So, you have a company and you are a director, now what?
Most problems arise when directors forget that the company is a separate and (to all intents and purposes) “living” thing: it has a legal identity that is all its own. If you treat the company as part of you, then you will almost certainly get into trouble. This applies even where you are the sole shareholder.
I have advised in many cases where the company has become insolvent, and as part of the insolvency process, the Liquidator identifies failings on the part of a director in respect of the duties below. This can result in disqualification under the Company Directors Disqualification Act and, under section 15A of the same Act, the court can make a Compensation Order against a director. In addition, if the director has taken monies from the company, these can be treated as a loan and repayment sought from the director.
You will be relieved to know that there are just five duties on a director which are set out in the Companies Act 2006.
1. You must act within your powers.
Every company has articles of association as part of its being incorporated. Most companies will use the standard or ‘model’ articles, some will have bespoke articles. Familiarise yourself with these articles. If some of the articles could usefully be amended, then seek legal advice. You may feel that the model articles, good as they are, are not a ‘good fit’ for your company. The sting in the tail here is that if you act outside your powers and the company suffers loss, you might be liable for those losses.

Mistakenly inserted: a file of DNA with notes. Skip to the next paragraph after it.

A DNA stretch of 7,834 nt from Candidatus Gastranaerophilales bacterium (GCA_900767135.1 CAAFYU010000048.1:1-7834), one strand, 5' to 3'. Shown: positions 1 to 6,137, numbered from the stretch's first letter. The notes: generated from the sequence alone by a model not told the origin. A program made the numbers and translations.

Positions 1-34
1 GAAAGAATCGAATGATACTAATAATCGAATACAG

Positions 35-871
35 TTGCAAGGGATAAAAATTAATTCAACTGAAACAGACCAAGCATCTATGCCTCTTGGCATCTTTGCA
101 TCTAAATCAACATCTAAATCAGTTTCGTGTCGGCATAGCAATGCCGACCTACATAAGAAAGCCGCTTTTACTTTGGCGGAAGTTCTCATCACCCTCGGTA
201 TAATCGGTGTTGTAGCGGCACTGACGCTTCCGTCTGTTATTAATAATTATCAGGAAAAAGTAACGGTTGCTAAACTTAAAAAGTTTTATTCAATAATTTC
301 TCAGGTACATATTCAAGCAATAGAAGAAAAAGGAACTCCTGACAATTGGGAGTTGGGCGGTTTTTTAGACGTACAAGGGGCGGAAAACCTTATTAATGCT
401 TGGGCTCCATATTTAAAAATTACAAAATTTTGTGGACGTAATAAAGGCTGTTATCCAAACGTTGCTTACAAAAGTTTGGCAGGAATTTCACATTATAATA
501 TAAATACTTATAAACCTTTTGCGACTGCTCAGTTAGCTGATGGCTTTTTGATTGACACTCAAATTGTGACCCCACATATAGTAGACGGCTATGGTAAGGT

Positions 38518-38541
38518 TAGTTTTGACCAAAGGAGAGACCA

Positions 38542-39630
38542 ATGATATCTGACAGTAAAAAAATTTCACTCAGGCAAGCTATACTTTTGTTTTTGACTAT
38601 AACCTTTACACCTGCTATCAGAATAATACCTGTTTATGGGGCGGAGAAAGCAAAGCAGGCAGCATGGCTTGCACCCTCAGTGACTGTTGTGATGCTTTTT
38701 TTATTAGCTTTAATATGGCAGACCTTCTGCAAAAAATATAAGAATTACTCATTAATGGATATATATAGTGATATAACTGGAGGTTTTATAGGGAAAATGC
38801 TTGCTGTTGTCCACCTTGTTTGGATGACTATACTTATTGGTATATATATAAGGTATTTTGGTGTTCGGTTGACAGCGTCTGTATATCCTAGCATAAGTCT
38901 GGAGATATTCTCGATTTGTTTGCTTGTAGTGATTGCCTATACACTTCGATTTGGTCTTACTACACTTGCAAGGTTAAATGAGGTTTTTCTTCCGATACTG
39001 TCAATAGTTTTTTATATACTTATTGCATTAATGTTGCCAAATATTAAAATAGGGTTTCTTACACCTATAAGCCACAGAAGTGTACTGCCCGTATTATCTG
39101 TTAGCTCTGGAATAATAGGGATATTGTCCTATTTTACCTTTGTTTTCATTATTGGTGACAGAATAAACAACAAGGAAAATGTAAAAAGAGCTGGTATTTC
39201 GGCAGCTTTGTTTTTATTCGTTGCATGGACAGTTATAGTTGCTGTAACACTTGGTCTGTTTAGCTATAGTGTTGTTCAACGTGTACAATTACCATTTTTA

2. You must promote the success of the company.
If your company employs 250 people, then you will be aware of the new (2019) requirement to report on this duty in the company annual report. If your company is smaller, then you have a duty to promote the company for its stakeholders: employees, shareholders, suppliers, and clients. The only problem comes, usually, when a director subordinates the interests of the company either to her or his own interests or to the interests of a third party.
3. Directors must use their own good judgement.
Most of the problems arise here when a director subordinates their judgement to the interests of a controlling shareholder. Furthermore, there is nothing to be gained in going along with the other directors for the sake of it.
4. Directors must exercise reasonable care skill and diligence.
What you are looking at here is the ordinary skill and experience from a reasonably competent director. But if you are a professional, you will be held to a higher standard.
5. Duty to avoid conflicts of interest.
More often than not, a fellow director may be engaged in one or more businesses which are similar in nature. If this is the case and you, as a director, find yourself in this position, make sure you declare it to the other board members. They can then take steps to deal with the situation in order to minimise or avoid any potential conflict. If you stand to gain from a transaction, then declare that transaction to the remaining board members.